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Weaknesses in Fitness and How They Hold You Back

Greg Glassman, the founder of CrossFit, once said, “hiding from your weaknesses is a recipe for incapacity and error.” I have to say, I agree with him. Through my own experiences, I have seen how addressing my weaknesses in fitness has allowed me to grow my strengths, and also make me a more rounded athlete.

Growing up playing goalkeeper in soccer, I did not have the traditional strengths of a soccer player, namely massive endurance and extremely low levels of body fat. These two strengths put together yields athletes who typically can run for long periods of time at fairly high thresholds, and excel with bodyweight movements. For example, during summer workouts at NC State, many players on the team were doing repeat 2000m runs in roughly the same time I would be doing 1600m, or a mile. However, I was also one of the stronger guys in the weight room, posting top five results in the back squat, bench press, deadlift, and vertical jump. Clearly my strength was in being explosive, but I had a huge weakness in terms of work capacity.

After graduating off of the team, I spent the next six months focusing almost primarily on my strengths; they were easier for me, so I enjoyed doing them more. I began an intense lifting program which allowed my big three lifts to improve, but only served to exaggerate my weaknesses, as well. Interestingly, although I had spent the majority of the last semester of college lifting weights, my strength gains were minimal. I felt as if I had reached my genetic capabilities in terms of strength. However, this changed when I was forced to address my weaknesses: work capacity and body weight movements.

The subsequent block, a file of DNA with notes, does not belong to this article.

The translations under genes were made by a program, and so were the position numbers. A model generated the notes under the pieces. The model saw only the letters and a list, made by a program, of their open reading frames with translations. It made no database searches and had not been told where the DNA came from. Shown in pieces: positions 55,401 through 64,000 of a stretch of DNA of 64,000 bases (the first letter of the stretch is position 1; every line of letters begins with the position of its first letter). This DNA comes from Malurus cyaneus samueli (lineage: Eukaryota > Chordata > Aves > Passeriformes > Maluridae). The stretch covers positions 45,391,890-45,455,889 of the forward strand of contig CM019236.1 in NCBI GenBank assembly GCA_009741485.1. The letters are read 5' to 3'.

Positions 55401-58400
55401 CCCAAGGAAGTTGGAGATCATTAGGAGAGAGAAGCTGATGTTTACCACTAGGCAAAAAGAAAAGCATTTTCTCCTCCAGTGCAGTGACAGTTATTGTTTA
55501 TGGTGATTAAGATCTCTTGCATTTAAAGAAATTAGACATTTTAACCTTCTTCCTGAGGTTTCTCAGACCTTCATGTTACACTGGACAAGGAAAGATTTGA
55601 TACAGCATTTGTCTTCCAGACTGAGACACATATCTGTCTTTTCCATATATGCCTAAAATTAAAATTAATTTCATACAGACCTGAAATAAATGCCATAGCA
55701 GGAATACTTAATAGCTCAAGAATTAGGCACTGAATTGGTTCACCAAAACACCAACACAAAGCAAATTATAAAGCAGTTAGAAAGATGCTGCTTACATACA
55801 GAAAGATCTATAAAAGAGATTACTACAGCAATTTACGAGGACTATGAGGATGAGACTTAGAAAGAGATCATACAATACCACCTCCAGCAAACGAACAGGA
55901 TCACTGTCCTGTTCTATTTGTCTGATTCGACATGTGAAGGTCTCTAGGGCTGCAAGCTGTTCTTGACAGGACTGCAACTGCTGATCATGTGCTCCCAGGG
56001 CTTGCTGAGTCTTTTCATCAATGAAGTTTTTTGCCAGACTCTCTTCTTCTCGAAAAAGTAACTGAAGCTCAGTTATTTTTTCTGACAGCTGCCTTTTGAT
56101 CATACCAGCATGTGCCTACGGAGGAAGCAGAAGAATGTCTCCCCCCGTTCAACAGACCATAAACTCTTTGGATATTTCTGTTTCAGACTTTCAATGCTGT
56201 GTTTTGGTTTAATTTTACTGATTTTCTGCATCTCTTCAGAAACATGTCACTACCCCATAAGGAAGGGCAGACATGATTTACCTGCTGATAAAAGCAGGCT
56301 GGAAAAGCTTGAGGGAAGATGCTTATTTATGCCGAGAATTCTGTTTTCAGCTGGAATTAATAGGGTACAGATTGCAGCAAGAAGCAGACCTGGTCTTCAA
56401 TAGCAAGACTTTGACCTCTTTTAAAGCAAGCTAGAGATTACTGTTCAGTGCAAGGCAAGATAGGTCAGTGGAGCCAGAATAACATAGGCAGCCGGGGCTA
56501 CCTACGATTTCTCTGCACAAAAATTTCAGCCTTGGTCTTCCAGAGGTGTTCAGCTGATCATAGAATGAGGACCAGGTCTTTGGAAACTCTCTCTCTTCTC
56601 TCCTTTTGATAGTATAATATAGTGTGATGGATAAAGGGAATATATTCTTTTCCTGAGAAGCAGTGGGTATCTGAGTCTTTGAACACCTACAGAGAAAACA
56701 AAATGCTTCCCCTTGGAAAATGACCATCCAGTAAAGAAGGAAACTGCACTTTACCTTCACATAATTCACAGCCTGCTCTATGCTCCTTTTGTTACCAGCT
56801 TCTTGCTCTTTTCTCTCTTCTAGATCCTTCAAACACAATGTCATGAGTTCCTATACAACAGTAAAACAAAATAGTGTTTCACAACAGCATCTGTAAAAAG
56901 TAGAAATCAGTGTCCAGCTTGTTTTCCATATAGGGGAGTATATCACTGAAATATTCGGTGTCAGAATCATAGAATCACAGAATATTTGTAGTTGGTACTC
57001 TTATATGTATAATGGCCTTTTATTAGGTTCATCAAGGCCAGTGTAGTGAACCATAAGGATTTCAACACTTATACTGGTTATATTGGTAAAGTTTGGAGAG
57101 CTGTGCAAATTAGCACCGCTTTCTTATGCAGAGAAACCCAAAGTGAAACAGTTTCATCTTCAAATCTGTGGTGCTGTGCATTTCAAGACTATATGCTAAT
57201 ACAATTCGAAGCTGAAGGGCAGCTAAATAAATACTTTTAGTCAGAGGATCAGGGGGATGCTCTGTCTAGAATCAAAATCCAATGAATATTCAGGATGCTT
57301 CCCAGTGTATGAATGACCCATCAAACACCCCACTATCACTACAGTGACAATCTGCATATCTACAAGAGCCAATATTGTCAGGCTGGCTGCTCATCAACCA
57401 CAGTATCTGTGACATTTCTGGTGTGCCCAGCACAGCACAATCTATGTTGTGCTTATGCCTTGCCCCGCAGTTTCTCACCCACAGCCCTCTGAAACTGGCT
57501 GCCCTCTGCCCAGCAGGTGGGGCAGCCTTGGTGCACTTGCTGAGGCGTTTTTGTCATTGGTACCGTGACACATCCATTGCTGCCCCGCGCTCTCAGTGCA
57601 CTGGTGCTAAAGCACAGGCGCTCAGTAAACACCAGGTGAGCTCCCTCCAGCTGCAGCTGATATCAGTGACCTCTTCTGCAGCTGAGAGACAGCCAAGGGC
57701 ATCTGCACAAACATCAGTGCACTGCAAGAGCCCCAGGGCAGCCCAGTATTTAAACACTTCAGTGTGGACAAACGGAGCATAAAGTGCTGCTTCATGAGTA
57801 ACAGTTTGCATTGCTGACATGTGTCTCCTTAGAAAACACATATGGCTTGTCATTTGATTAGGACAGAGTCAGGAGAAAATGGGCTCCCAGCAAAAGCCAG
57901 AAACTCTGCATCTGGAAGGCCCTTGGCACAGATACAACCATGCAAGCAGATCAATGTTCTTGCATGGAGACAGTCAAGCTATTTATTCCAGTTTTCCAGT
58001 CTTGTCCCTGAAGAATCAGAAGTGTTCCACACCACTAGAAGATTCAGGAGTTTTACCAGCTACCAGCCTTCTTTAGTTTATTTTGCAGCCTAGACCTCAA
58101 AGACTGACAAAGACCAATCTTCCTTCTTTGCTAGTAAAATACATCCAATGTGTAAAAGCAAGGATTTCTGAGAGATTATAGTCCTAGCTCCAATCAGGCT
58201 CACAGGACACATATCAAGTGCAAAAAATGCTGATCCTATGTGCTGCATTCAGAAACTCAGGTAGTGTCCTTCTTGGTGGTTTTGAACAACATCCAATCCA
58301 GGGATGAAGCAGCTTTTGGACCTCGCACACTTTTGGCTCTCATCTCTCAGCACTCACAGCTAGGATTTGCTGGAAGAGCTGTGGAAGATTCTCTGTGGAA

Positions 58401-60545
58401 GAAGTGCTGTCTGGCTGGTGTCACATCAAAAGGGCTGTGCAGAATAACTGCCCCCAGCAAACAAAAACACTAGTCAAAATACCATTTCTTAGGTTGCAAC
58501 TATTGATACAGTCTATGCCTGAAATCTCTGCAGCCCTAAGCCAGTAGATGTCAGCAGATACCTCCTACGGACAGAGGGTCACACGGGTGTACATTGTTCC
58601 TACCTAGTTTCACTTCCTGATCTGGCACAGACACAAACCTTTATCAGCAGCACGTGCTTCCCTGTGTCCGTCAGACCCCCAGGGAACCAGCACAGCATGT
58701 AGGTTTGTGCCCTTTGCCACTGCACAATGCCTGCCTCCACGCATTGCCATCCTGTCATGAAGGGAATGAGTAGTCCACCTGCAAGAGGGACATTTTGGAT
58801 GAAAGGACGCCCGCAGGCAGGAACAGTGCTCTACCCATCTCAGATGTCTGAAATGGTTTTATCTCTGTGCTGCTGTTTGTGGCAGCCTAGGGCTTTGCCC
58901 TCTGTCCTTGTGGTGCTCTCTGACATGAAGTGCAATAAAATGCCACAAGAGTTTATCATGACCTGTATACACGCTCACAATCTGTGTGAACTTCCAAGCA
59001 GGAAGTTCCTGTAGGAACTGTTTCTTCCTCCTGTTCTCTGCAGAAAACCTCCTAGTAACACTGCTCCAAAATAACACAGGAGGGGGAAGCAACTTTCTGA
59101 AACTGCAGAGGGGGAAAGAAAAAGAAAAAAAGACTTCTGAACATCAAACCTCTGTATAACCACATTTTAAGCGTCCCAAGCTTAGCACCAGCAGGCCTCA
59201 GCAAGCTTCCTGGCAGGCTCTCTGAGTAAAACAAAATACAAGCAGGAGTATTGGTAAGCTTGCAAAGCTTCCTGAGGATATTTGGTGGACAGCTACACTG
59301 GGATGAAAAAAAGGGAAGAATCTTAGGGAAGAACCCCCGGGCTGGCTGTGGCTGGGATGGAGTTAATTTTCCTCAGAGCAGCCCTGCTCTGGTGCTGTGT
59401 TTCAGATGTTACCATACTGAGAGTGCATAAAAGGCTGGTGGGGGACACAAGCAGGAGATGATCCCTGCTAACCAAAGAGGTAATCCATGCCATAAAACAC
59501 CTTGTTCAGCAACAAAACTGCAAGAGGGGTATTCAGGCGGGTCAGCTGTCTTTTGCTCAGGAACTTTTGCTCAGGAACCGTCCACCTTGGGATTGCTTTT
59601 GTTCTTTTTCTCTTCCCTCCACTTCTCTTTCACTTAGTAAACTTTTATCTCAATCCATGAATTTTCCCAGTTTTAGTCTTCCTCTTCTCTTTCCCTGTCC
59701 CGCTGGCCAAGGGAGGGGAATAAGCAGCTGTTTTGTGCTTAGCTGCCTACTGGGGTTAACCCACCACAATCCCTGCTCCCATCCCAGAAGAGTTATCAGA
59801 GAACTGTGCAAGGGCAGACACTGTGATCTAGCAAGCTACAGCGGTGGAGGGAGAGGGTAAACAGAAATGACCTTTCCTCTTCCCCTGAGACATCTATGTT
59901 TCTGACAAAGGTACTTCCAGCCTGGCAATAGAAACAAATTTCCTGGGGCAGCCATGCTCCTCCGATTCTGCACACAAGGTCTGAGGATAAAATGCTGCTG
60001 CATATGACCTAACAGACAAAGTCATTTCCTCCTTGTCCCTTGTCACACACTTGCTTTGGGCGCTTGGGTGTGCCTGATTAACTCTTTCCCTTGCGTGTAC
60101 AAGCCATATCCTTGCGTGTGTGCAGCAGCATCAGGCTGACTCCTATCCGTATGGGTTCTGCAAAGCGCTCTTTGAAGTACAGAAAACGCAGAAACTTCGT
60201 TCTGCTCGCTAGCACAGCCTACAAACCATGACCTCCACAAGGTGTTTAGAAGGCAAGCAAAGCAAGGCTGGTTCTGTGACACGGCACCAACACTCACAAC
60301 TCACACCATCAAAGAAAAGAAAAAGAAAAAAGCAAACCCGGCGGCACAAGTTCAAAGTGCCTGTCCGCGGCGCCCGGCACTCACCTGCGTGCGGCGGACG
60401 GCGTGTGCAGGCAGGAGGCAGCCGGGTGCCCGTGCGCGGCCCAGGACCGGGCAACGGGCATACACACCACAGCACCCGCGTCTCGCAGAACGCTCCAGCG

When I first truly discovered and dove into CrossFit, I was in Barcelona, Spain finishing my college degree. At CrossFit Eixample, near my school, the programming was very endurance based, and included a lot of gymnastic movements. Both things I have extreme weaknesses in.  When I arrived, I could hardly snatch 100 pounds. When I left, only 7 weeks later, I could snatch 135 pounds. 35% change in 7 weeks is pretty awesome, even for a beginner. Somehow I did this while doing a steady dose of distance running, body weight movements, and kettlebell flows. I was really interested in how my other strength movements had changed, as well.

Upon joining CrossFit 813 in Tampa, Florida, I got the other end of the CrossFit spectrum. The classes at that box centered on a lot of barbell conditioning, heavy weights, and short bursts of high intensity. To balance this out, 813 offered Endurance Class, as well, and I took part in that sporadically. At the end of four months training purely CrossFit, my deadlift had gone up 25 pounds, my front squat improved 50 pounds, and my overhead press went up 30 pounds. Not to mention my snatch improving to 195, a 60 pound difference. Additionally, I hit a new personal best of bench press, even though we never benched in class. Meanwhile, I also ran a personal best mile, and my resting heart rate was down to 44. I also had achieved my first muscle up!

All of this made me evaluate how I should address my weaknesses in the future. There was clearly improvement across the board when I took the time to improve my work capacity (endurance) and my bodyweight skills. It seems that as these two areas improve, everything else does right along with it. I often wonder if I would have had more success while playing had I taken the time to be more well rounded, instead of so specified during my playing days.

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